ENDS

© Scoop Media

 
 
 
 
 
Culture Headlines | Health Headlines | Education Headlines

 
Scoop Review Of Books: The Typewriter Factory

I finished reading Don’t Dream It’s Over not long after it came out last August. I even started writing a review, which took something of an ‘I’m sorry people, but it’s already over’ approach. I’ve been pretty negative about journalism as it’s practiced in the mainstream (or MSM, or corporate media or liberal media or whatever terminology you prefer) for quite some time (see for example Stop the Press), and I believe the current capitalist media model is destructive and can’t be reformed. More>>

Sheep Update: Solo World Shearing Record Broken In Southland

Southland shearer Leon Samuels today set a new World solo eight-hours strongwool ewe-shearing after a tally of 605 in a wool shed north of Gore. More>>

ALSO:

Howard Davis Review: Dick Frizzell At The Solander Gallery

One of the most influential and celebrated contemporary Pop artists working in New Zealand, Dick Frizzell is mostly known for his appropriation of kitsch Kiwiana icons, which he often incorporates into cartoon-like paintings and lithographs. Not content with adhering to one particular style, he likes to adopt consciously unfashionable styles of painting, in a manner reminiscent of Roy Lichtenstein. More>>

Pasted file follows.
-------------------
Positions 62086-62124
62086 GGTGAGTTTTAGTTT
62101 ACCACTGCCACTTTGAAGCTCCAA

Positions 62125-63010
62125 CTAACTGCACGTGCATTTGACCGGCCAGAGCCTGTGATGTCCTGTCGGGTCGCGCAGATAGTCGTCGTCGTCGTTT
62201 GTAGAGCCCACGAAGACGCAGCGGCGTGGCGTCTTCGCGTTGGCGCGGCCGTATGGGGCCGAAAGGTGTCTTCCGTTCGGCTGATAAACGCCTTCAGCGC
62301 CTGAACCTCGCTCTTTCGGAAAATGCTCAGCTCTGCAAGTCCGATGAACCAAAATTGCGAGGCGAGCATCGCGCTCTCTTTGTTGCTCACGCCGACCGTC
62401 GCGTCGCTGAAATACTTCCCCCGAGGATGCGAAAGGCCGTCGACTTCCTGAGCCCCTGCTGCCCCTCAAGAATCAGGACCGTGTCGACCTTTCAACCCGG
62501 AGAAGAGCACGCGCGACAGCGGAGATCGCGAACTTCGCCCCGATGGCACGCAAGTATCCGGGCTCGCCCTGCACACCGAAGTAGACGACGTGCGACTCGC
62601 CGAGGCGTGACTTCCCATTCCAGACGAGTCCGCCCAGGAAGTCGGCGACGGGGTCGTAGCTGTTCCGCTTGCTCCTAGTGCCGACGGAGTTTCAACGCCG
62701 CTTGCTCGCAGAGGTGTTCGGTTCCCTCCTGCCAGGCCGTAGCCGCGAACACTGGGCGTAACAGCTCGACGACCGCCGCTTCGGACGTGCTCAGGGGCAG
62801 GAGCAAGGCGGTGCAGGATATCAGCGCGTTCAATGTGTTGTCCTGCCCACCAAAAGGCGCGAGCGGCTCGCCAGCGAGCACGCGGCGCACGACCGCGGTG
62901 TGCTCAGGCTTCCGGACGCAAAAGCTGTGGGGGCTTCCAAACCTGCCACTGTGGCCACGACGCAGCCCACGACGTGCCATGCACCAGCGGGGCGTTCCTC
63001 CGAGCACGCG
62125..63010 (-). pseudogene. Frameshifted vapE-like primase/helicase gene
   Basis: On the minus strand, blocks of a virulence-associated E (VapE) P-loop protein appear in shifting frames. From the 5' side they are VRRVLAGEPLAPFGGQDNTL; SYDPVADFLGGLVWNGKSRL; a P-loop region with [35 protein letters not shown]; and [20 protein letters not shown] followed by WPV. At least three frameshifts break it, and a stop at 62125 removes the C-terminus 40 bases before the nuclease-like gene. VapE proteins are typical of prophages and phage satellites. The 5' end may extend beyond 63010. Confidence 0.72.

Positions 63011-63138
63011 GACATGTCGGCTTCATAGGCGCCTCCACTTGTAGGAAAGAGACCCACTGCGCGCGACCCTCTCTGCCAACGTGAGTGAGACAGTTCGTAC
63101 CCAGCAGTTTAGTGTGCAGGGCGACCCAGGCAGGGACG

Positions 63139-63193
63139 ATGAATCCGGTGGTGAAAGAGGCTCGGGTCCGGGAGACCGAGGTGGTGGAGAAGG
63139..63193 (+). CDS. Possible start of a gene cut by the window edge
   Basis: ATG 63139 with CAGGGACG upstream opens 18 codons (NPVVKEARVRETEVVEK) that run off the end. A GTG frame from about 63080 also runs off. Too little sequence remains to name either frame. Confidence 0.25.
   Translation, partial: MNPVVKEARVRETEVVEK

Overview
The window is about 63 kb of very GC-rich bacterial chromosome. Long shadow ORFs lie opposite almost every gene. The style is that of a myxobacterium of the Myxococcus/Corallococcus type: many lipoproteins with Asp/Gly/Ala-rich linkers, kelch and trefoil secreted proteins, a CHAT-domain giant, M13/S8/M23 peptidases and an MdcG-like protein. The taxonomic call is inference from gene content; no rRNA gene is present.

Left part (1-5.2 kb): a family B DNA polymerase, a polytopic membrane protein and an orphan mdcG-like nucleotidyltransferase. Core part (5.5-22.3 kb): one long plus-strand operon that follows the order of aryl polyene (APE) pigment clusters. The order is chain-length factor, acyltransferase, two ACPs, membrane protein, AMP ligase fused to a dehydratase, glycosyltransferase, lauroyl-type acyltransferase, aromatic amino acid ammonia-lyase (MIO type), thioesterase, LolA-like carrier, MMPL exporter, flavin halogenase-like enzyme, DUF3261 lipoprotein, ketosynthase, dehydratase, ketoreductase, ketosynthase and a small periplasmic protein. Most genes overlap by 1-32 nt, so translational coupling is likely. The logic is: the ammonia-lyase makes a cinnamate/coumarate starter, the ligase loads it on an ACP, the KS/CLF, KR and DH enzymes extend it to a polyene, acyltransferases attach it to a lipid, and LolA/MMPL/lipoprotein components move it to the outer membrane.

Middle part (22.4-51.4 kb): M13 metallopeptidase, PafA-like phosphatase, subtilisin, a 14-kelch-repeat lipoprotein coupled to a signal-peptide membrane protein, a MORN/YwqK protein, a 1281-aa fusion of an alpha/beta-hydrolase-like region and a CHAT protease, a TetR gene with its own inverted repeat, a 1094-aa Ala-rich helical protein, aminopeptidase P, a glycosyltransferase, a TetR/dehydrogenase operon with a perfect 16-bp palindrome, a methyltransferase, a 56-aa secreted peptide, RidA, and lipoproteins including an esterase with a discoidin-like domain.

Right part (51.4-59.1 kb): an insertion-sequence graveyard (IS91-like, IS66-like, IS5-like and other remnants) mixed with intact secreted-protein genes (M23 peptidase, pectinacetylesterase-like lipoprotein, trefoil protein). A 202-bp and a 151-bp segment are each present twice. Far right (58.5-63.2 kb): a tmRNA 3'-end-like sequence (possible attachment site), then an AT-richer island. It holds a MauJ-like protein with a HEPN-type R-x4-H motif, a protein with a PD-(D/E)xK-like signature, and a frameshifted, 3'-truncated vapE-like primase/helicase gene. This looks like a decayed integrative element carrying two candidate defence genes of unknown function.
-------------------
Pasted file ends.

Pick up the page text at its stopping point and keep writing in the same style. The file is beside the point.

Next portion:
Old Music: Pop Icon Adam Ant Announces NZ Tour

Following his recent sold out North American and UK tours, Adam Ant is celebrating the 35th anniversary of the release of his landmark KINGS OF THE WILD FRONTIER album with a newly-remastered reissue (Sony Legacy) and Australasian tour. More>>

Scoop Review Of Books:
Looking Back

Writing a memoir that appeals to a broad readership is a difficult undertaking. As an experienced communicator, Lloyd Geering keeps the reader’s interest alive through ten chapters (or portholes) giving views of different aspects of his life in 20th-century New Zealand. More>>

Scoop Review Of Books: Purple (and Violet) Prose

This is the second recent conjoint publication by Reeve and Stapp; all to do with esoteric, arcane and obscure vocabulary – sesquipedalian, anyone – and so much more besides. Before I write further, I must stress that the book is an equal partnership between words and images and that one cannot thrive without the other. More>>

Get More From Scoop

 
 

LATEST HEADLINES

 
 
 
 
Health
Search Scoop  
 
 
Powered by Vodafone
NZ independent news